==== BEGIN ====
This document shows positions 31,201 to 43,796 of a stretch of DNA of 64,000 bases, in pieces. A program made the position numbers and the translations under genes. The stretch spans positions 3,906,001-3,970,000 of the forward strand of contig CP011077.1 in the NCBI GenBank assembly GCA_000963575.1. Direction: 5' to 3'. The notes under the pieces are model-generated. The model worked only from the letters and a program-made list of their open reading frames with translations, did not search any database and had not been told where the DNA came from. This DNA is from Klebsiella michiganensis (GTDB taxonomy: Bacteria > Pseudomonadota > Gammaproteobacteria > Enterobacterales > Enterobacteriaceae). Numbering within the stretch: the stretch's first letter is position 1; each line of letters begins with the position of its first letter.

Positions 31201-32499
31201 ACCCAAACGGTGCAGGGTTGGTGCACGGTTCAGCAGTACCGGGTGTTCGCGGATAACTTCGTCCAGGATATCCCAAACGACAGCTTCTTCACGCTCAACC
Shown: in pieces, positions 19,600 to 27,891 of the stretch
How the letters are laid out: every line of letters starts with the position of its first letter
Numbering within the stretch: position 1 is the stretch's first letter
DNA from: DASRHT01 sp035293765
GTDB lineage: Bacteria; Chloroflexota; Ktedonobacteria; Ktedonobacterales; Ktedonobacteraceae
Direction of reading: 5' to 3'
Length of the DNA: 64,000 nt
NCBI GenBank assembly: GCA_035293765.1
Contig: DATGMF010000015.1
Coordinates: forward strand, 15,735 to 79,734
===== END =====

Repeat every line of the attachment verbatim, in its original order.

This document shows positions 31,201 to 43,796 of a stretch of DNA of 64,000 bases, in pieces. A program made the position numbers and the translations under genes. The stretch spans positions 3,906,001-3,970,000 of the forward strand of contig CP011077.1 in the NCBI GenBank assembly GCA_000963575.1. Direction: 5' to 3'. The notes under the pieces are model-generated. The model worked only from the letters and a program-made list of their open reading frames with translations, did not search any database and had not been told where the DNA came from. This DNA is from Klebsiella michiganensis (GTDB taxonomy: Bacteria > Pseudomonadota > Gammaproteobacteria > Enterobacterales > Enterobacteriaceae). Numbering within the stretch: the stretch's first letter is position 1; each line of letters begins with the position of its first letter.

Positions 31201-32499
31201 ACCCAAACGGTGCAGGGTTGGTGCACGGTTCAGCAGTACCGGGTGTTCGCGGATAACTTCGTCCAGGATATCCCAAACGACAGCTTCTTCACGCTCAACC
Shown: in pieces, positions 19,600 to 27,891 of the stretch
How the letters are laid out: every line of letters starts with the position of its first letter
Numbering within the stretch: position 1 is the stretch's first letter
DNA from: DASRHT01 sp035293765
GTDB lineage: Bacteria; Chloroflexota; Ktedonobacteria; Ktedonobacterales; Ktedonobacteraceae
Direction of reading: 5' to 3'
Length of the DNA: 64,000 nt
NCBI GenBank assembly: GCA_035293765.1
Contig: DATGMF010000015.1
Coordinates: forward strand, 15,735 to 79,734